Creepypasta of the Week: “NES Godzilla Creepypasta”


Previously: “The Gallery of Henri Beauchamp.”

The first thing you should know about the “NES Godzilla Creepypasta” is that it’s long. Really long. It’s probably one of the longest pastas that exists; as far as breadth goes, I think it might even trump the Haunted Majora’s Mask cartridge story (aka “Ben DROWNED,” which predates the Godzilla pasta by about a year). Created by sprite artist CosbyDaf, it was originally posted to the website Bogleech during the summer of 2011, bringing readers on an epic tale of love, loss, horror, and redemption at the hands of a questionable NES cartridge. The Godzilla pasta is also one of the most well-known video game pastas — and really, probably one of the most well-known pastas, period. In fact, it’s actually pretty astonishing that I haven’t covered it here on TGIMM before. Mea culpa.

As is the case with “Ben DROWNED,” the effectiveness of the “NES Godzilla Creepypasta” is due largely to the inclusion of additional media — in this case, screenshots of the alleged game. (Remember that whole thing where CosbyDaf is a sprite artist? Let’s just say those skills came in handy here.) Although a lot of the images on the original Bogleech post are broken now, and the dedicated website that later hosted the story appears to be down as well (I’ve been getting a 502 Bad Gateway notification every time I’ve tried to visit it recently), the Creepypasta Wikia has the entire story preserved, images and all. I’m really glad it does; this one is is a really unique and notable piece of web culture. It’s too cool to lose.

Reading it is an investment of your time. But it’s worth it. I suggest settling in and giving it a shot. Just, y’know… watch out for Red.

Chapter 1: Earth & Mars

When I was a little kid, the two things I loved most in life were Godzilla, and NES games. So naturally when Godzilla: Monster of Monsters came out, it was like a dream come true. Well, almost. To sum it up, most of the game revolved around getting through (very repetitive) outer space levels while smashing up tanks and jets, and then fighting against Godzilla’s monster enemies. Overall it was pretty mediocre, but back then I didn’t care. When I got the game as a present for my tenth birthday, I played it night and day, as much as I could.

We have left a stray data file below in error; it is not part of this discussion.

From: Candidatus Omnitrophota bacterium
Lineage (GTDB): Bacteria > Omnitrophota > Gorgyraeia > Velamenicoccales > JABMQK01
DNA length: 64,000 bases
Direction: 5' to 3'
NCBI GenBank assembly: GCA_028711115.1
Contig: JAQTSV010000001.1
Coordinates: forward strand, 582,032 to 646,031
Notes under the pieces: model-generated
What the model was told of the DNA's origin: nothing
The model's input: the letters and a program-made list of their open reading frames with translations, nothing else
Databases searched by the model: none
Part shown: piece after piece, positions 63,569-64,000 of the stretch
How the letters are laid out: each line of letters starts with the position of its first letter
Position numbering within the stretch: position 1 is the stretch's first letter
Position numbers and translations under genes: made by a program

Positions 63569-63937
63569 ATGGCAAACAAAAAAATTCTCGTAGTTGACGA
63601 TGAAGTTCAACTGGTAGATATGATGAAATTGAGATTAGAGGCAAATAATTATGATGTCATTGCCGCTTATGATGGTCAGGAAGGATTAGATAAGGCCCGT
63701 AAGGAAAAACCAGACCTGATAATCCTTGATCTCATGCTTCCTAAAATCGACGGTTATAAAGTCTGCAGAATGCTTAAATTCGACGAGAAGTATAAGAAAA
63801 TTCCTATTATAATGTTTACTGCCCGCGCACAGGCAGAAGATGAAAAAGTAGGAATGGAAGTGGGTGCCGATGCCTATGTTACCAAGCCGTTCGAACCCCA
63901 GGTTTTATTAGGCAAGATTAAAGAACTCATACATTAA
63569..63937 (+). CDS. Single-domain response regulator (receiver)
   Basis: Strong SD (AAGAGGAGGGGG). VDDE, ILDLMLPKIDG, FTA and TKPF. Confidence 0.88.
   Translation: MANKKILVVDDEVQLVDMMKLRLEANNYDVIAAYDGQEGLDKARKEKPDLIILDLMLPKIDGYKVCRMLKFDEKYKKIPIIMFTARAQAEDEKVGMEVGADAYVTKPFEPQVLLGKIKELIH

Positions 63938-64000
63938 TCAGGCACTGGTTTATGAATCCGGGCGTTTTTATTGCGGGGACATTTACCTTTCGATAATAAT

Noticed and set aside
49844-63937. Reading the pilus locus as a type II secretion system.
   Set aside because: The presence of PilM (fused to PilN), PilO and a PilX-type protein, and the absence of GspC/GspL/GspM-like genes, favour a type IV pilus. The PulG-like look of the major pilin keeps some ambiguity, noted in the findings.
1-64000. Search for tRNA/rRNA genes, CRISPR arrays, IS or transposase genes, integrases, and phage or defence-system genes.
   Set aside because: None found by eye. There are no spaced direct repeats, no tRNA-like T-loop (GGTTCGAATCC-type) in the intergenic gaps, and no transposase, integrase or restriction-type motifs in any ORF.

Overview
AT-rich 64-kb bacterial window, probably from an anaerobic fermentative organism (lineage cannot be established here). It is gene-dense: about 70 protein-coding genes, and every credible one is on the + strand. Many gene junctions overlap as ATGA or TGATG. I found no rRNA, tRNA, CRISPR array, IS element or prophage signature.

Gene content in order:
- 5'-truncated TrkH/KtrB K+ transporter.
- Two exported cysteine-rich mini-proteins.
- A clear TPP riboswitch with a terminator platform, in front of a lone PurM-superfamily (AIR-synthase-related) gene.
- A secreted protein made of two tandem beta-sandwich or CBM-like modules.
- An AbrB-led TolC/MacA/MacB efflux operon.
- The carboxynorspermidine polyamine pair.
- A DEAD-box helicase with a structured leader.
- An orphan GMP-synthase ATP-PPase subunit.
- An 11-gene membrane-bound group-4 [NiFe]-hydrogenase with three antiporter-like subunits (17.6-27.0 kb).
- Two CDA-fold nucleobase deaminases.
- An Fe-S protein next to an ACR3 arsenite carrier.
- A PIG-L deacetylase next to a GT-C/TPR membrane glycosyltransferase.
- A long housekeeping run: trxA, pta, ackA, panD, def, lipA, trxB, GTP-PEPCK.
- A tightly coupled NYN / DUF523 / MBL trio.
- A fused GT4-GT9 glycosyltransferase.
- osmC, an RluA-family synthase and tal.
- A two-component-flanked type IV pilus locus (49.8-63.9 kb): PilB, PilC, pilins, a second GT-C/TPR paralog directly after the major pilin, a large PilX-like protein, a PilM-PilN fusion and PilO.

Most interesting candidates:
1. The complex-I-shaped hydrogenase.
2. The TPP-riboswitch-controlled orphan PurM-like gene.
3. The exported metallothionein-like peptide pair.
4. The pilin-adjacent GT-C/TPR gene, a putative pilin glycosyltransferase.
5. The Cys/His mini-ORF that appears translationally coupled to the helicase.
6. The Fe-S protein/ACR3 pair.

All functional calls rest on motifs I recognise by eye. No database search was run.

Unfortunately I had traded the game for Amagon a year later, much to my regret when I found out what that game was like. Recently, I had bought a new NES system, and through a lot of hunting and asking around, my friend Billy finally managed to find a copy of Godzilla: Monster of Monsters.

I was pumped to play my favorite childhood game. It never even occurred to me to ask where Billy found it. He also gave me some other games like Legend of Zelda, Bomberman and some stupid thing called Action 52, but Godzilla had to come first.

So I started the game, and the nostalgia came flooding back like a tidal wave. Godzilla’s 8-bit theme song flooded proudly through the speakers and I was soon grinning like an idiot.

Some people laugh at me for playing such outdated games, but I’ve never had as much enjoyment for any games other than those on the NES. Those 8-bit games take me back to when things were much simpler, more… safe. But after what’s happened with this game I don’t have those feelings anymore.

I had forgotten how quick the fun of smashing things as Godzilla wore off in the scrolling levels. The game bombards you with bullets and things crashing into you from every direction, and you’re too big to avoid most of them. Although my excitement had worn down some, it wasn’t long at all before I got to my first boss battle.

My first opponent was Gezora, an obscure squid kaiju who had never been in a Godzilla movie.

The most annoying thing about fighting Gezora is that he always backs you into a corner and starts smacking you with his tentacle, and you’re unable to move until he gets off you. This move doesn’t do any damage, but it can stall you until the timer runs out and you have to start the fight over, and he regains some health.

It’s as annoying as it sounds. And of course, he did it when I fought him. Only for some reason this caused the game to glitch up, because once he started smacking me, he never stopped. The timer is supposed to end the fight in about forty seconds, but this lasted for nearly five minutes. After a while the graphics started to mess up, with little red blocks all over the place.

Here’s where the first image in the story appears. Keep reading to see it…

[Photo via El Tabernero/Flickr]

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